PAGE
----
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Her favorite TV Shows: American Idol and The Oprah Winfrey Show
Fan of the following: Captain C.B. Sully Sullenberger and Starbucks Coffee Company
Admirer of : Shally Steckerl and JobMachine Cheatsheets
Quote: ” .. You can find us walking the dogs downtown Willow Glen stopping at Starbucks to refuel”
Community Volunteering: Human Society, ASPCA, PugPros, Local Hospital, Reading for elementary school students through a Junior Achievement program”
• Email Julia: firstname.lastname@example.org
• Phone 408-504-4061
** Currently Seeking New Opportunities**
Six Degrees: How many applicants at your present employer do you estimate are hired from your corporate website as compared to how many are hired through referrals?
Julia: In my experience, the companies I have worked for have focused on continually increasing the number of hires through employee referrals. In general, the number of hires from referrals fluctuates between 30-40%. It seems companies are constantly trying to improve their employee referral programs to make the rewards more enticing for employees to refer great people but truth is, in this economy, it is more challenging.
In general, I think about 10% of hires come from a corporation’s website or posting.
A strong number of my hires have come from Linked In. I think in this economy, people are more open to networking and referring colleagues/friends for open jobs. In these tough times, people are more apt to help one another.
Six Degrees: What is the source of the “Most Hires” collected from at your present employer? (In terms of Quantity #)
Julia: In my experience, it really depends on the positions you are recruiting for. If I’m looking for a Computer Scientist or a specific type of Engineer, most of these hires seem to come from recruitment research done either internally or externally. Typically, these guys won’t have their resumes posted on job boards so a passive pipeline must be identified. There are some positions that are filled by job board resumes however, the types of positions I have worked on, require much more digging!
Six Degrees: What is the source of your “LOWEST COST OF HIRES” – (least amount of invested resources for the easiest hires, regardless of quality) at your present employer?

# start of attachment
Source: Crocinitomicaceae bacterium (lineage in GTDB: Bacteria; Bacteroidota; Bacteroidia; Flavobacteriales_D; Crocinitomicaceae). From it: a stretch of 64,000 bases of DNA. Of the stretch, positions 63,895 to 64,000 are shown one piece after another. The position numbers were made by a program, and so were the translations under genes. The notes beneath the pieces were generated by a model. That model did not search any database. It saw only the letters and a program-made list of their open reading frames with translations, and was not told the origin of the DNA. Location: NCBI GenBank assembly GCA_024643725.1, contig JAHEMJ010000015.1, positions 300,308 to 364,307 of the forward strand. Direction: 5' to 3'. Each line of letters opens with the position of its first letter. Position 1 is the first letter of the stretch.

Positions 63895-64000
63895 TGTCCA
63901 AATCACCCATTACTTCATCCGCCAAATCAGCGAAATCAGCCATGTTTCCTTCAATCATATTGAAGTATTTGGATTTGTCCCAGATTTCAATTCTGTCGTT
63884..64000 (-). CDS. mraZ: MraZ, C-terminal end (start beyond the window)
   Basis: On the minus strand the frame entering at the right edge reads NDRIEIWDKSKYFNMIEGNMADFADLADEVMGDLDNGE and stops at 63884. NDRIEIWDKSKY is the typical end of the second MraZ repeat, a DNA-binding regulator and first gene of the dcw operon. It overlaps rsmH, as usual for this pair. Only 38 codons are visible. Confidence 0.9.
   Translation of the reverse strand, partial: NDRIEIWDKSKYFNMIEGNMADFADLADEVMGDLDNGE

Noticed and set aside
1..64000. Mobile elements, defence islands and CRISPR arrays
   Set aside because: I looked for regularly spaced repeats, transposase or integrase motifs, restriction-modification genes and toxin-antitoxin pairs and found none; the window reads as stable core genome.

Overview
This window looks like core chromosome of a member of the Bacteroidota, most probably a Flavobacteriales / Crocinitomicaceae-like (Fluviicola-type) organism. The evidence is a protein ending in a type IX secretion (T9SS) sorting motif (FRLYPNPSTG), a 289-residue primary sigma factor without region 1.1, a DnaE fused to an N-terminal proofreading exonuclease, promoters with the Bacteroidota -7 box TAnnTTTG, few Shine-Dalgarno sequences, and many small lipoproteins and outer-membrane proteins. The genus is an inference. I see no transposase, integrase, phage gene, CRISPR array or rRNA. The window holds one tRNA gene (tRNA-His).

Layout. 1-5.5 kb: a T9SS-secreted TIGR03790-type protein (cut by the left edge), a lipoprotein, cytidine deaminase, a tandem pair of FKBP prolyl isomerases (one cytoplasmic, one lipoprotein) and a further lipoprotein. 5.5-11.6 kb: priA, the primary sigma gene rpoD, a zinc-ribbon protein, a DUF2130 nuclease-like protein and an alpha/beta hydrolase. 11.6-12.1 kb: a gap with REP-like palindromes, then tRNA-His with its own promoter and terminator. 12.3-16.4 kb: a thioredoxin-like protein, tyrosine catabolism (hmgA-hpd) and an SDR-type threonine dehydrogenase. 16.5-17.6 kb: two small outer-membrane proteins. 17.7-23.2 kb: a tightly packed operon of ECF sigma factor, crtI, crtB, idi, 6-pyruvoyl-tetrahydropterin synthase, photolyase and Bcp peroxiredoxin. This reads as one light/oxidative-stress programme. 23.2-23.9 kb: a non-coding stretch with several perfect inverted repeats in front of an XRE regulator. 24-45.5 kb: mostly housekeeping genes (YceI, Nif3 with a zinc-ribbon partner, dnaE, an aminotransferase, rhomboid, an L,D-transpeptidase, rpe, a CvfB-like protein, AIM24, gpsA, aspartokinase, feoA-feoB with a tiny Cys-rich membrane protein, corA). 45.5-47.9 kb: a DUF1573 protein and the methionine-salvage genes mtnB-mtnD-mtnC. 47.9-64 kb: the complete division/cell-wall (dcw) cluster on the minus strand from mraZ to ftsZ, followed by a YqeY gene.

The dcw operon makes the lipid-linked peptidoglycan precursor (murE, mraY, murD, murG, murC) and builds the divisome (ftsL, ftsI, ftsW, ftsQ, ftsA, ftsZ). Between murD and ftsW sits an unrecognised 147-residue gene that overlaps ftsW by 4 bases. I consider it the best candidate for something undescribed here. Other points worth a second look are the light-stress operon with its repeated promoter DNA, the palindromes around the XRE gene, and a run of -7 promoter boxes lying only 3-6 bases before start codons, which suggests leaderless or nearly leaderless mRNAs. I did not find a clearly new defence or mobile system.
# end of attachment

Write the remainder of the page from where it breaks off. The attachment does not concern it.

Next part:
Julia: In my experience, a low cost hire is someone who has applied or submitted their resume in response to a posting or a resume posted on a job board. Also, prospective candidates who are already in our resume database are a good source. There could be someone who applied for one job but may be right for another. I usually go after the “low hanging fruit” first and I’m not implying they may be less qualified in any way — the right candidate could be there right under your nose!! Another way to keep the cost of hires low is to leverage your own network. Reach out to current and former colleagues to see who they may know. Linked In has a great feature where you can send out job descriptions to your network to help with your sourcing efforts. No matter where I go or who I meet, I try to network — you never know who you could meet!
Six Degrees: What talent niche groups do you target and are these particular talent areas specialized under your review?
Julia: I have had the opportunity to research and target numerous niche groups for the areas I have supported. Most of the positions I work on require digging and finding conference attendee lists, white papers and other publications, user groups, etc. For example, I have worked on a lot of User Experience Designer positions and this talent pool does not post their resumes on general job boards. The good talent is usually already working and in high demand AND receiving lots of calls from recruiters! There are a handful of niche designer websites/job boards I have to target to get their attention and potentially look at their portfolio.
Six Degrees: What types of training in sourcing/recruitment are available to you and have you taken advantage of?
Julia: In the past I have taken a few of Shally Steckerl’s seminars as well as attended AIRS training classes. I still use JobMachine’s cheat sheets! I recently participated in one of Craig Silverman’s webinars. I also subscribe to the recruiting/sourcing blogs and keep abreast of the news that way. I really like reading the daily blogs for tips from other sourcers or recruiters.
Six Degrees: What recruitment software tools do you use in your day to day recruitment activities & do they translate effectively within all of the different countries where you recruit?